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How to Make Budgeting Easy With Multiple Checking Accounts


Very few people love to budget and if you aren’t one of them I don’t blame you. While I generally enjoy budgeting now, it wasn’t always the case.

One thing that made budgeting for me way easier and more enjoyable was using multiple bank accounts.

Checking Accounts For Expense Types

When budgeting you generally are looking at two types of expenses.

First, fixed expenses where the amount is consistent every month, an example would be rent.

Second, varied expenses, where the amount you spend changes from month to month, an example would be groceries.

When I first decided to use multiple bank accounts to help me budget, my idea was that I would use the second bank account to save up for big annual expenses, such as car insurance.

However, what I found was that I was still not successfully sticking to my budgeted amounts for varied expenses. I was overspending, which is no bueno.

Prepare writing a check in office

Enter, separate accounts for the types of expenses I have each month. Instead of a bank account to save for big expenses, I used separate savings accounts for those expenses and used the second bank account for my varied expenses.

I should note that I use multiple savings accounts to ensure I’m saving enough for each big annual expense.

Typically, the only varied expenses I have each month are for groceries, gas, and entertainment. By setting a budget for all three, I make sure that amount gets deposited into the second checking account, or spending account.

Voila, I have a limited amount of money I can spend on my varied expenses, ensuring I don’t go over budget.

How Multiple Accounts Makes Budgeting Easy

Having separate accounts for my fixed expenses and one for my variable expenses has resulted in a lot less stress.

For example, when I moved in 2015 I decided to hit pause on many of my money goals, like paying extra on my debt, the extra money that built up in my fixed expenses checking account stayed there.

I didn’t end up spending it on other things and then wondering where it went.

The hardest part of budgeting with multiple bank accounts was figuring out how much to budget.

Hopefully, you have got that part down and are only struggling with sticking to your budget. If that isn’t the case you can check out my post How to Budget Successfully Every time.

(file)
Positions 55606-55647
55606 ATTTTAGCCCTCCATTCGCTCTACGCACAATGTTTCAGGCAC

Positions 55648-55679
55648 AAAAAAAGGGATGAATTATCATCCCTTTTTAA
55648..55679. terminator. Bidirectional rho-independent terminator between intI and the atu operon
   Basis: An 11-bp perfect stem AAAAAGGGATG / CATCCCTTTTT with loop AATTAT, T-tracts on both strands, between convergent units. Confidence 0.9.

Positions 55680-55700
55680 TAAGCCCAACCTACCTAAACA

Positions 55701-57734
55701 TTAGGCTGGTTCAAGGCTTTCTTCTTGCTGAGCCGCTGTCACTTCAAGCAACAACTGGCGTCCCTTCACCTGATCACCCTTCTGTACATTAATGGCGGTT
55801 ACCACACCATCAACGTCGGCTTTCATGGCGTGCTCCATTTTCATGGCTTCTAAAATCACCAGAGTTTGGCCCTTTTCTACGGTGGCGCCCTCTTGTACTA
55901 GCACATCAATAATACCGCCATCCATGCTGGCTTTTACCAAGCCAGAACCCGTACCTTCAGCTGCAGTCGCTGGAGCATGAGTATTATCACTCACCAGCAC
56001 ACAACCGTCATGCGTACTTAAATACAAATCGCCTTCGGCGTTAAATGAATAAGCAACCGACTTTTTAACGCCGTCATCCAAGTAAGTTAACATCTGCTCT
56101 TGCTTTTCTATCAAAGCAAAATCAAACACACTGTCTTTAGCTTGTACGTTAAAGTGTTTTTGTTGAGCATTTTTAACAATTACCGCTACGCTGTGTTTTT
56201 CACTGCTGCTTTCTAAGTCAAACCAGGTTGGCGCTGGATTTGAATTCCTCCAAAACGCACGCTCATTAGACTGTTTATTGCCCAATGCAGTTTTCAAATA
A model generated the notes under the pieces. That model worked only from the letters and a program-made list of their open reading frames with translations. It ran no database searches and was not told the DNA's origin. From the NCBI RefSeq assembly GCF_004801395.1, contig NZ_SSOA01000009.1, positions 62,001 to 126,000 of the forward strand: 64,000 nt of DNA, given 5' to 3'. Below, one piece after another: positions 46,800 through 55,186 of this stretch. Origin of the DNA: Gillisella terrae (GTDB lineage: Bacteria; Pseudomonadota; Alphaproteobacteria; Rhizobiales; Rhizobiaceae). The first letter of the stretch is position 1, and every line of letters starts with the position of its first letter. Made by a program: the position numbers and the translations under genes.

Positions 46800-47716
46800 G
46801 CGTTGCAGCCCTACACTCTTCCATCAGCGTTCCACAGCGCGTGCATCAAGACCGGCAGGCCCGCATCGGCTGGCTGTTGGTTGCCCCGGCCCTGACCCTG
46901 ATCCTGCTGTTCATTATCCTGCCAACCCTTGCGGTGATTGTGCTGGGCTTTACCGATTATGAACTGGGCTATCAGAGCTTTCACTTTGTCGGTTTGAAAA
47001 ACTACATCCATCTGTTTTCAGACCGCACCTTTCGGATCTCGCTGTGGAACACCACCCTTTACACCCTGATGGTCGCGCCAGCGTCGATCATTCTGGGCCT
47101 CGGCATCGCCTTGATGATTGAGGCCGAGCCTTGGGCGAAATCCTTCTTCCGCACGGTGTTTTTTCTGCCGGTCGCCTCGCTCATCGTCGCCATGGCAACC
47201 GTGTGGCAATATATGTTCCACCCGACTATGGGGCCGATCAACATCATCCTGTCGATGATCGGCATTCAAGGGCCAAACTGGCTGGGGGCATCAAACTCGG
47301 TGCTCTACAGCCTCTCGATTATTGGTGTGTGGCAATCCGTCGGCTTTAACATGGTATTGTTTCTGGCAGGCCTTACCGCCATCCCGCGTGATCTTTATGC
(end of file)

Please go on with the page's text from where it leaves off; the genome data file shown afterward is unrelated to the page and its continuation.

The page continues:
Once I knew how much to budget I had to set up a second bank account.

Choosing A Second Checking Account

If you don’t already have multiple bank accounts, you’ll need to choose a second bank account, then I recommend you shop around for one that offers you a bonus.

Originally I chose CapitalOne 360 checking. I chose CapitalOne 360 for several reasons. First, it was a different bank from my regular checking. Second, it is fee-free with no minimum balance requirement and even gives you a free set of checks (for the rare occasion I need them). Third, it came with a $50 bonus.

I have since moved on to using Chime.

I moved to Chime because it comes with a great automatic savings and bonus program. It rounds up each purchase and moves that spare change into a savings account.

Chime works by starting a spending account (takes 5 minutes) and opting into the automatic savings plan. (Learn more about getting started with Chime). 

Every time I use the Chime Debit Card it rounds up my purchase to the nearest dollar and puts in in savings.

All those withdrawals add up over time. Chime is free to use, with no monthly fees. With Chime, you end up saving money without having to think about it.

Still Overspending?

So you’ve set up your multiple bank accounts for your varied expenses but still find yourself overspending, now what?

Stop carrying around the debit card for your fixed expenses checking account.

Chances are you can make most of your fixed payments online (an exception maybe being your rent check). You don’t need to carry that debit card around.

If you are really worried about an emergency, then carry around an emergency credit card. But to keep yourself from reckless spending on the credit card, wrap it up in paper and tape so that you would be embarrassed to use it for anything other than an emergency.

Finally, check your budgeting math. You may have miscalculated how much you need for your variable expenses.